Avoid breaking of columns inside CSS3 multi-column layouts

Joris Hens

Jul 08, 2013 · 1 min read

Hi! I'm GoodBytes. Web developer, teacher and souschef.

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Sometimes, when you are working with CSS3 multi-column layouts, you will run into the problem of content being split across columns in a way that makes no sense at all. In the screenshot below, you can see the problem I was running into when showing a simple table with a few percentages in it.

The table appeared right at the point where my CSS wanted to split the content into multiple columns. The result is one table row shown at the bottom of the first column, where the rest of the table is shown at the top of the second column, which is nasty.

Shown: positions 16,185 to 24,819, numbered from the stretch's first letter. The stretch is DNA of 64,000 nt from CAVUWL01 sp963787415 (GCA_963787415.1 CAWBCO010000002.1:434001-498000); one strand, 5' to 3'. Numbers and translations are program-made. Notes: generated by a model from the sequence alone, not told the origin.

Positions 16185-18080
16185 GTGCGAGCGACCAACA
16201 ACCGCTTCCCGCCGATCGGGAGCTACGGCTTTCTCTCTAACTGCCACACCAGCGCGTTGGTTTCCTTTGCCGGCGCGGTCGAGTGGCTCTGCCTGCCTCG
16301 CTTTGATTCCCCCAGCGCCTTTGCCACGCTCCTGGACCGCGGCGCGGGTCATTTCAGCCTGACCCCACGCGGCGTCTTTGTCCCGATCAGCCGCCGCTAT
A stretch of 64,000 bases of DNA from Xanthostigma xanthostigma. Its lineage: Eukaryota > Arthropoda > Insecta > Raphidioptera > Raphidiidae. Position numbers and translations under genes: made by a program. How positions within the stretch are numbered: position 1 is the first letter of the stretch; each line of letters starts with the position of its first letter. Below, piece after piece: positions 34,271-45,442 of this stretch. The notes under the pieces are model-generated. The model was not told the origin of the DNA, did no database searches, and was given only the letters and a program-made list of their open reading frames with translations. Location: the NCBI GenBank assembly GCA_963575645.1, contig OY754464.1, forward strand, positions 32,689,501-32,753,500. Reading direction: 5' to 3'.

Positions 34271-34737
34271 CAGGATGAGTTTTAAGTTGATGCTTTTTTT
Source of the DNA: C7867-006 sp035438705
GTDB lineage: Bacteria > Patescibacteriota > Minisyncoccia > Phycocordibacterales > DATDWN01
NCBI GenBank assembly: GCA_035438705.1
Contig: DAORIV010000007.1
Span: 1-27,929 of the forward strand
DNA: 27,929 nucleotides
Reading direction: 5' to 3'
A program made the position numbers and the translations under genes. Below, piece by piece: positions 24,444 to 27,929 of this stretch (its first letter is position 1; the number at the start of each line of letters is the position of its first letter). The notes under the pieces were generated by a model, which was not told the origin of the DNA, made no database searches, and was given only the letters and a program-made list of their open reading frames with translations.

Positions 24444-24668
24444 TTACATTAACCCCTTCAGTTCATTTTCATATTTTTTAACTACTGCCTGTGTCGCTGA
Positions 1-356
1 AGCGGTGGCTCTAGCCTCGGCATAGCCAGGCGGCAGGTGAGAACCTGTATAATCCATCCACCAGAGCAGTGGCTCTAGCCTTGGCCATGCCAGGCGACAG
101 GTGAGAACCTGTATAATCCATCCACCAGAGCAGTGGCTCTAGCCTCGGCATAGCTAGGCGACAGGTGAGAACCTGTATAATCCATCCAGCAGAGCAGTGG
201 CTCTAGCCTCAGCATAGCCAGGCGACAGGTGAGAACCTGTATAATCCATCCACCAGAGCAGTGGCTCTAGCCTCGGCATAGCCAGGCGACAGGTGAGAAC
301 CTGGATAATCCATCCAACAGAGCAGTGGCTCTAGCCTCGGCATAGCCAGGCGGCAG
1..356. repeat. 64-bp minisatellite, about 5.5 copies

Column Break Inside CSS3

There's a simple way to prevent this from happening, which is using column-break-inside (browser support may vary). In my case, the CSS to avoid the table from being split across columns looks somewhat similar to this:

.articles table

This will tell the multiple column specification to avoid splitting tables across columns.

Something else that can be done is e.g. forcing a h2 tag to always start at the top of a column. The code below will make sure that heading2 titles always show up at the top of a new column.

.articles h2

Of course, browser support is the tricky part here.

« CSS3 multiple column layouts fallback for Internet Explorer
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